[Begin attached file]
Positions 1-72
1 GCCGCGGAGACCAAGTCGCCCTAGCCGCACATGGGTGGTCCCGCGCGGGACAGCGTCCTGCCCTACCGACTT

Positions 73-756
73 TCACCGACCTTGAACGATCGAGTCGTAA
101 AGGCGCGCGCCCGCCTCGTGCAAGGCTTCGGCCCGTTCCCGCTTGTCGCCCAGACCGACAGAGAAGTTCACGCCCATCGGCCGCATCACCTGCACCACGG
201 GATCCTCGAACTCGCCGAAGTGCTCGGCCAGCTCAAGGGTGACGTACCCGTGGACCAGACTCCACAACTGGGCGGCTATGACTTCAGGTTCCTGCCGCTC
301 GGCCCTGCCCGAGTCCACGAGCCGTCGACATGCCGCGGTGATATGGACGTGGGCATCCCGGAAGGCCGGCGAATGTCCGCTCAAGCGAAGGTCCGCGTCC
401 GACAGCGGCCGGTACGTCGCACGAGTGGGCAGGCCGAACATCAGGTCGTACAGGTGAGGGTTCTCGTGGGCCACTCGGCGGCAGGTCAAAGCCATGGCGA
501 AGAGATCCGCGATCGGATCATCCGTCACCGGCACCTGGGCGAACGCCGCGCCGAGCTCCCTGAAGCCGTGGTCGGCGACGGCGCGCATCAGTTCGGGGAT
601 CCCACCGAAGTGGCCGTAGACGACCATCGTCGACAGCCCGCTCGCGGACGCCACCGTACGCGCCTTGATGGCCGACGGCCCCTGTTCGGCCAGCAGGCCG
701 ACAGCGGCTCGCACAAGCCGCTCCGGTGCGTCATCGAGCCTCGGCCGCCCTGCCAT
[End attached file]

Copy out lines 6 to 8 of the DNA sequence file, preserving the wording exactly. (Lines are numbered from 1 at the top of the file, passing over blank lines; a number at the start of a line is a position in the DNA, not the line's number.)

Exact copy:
201 GATCCTCGAACTCGCCGAAGTGCTCGGCCAGCTCAAGGGTGACGTACCCGTGGACCAGACTCCACAACTGGGCGGCTATGACTTCAGGTTCCTGCCGCTC
301 GGCCCTGCCCGAGTCCACGAGCCGTCGACATGCCGCGGTGATATGGACGTGGGCATCCCGGAAGGCCGGCGAATGTCCGCTCAAGCGAAGGTCCGCGTCC
401 GACAGCGGCCGGTACGTCGCACGAGTGGGCAGGCCGAACATCAGGTCGTACAGGTGAGGGTTCTCGTGGGCCACTCGGCGGCAGGTCAAAGCCATGGCGA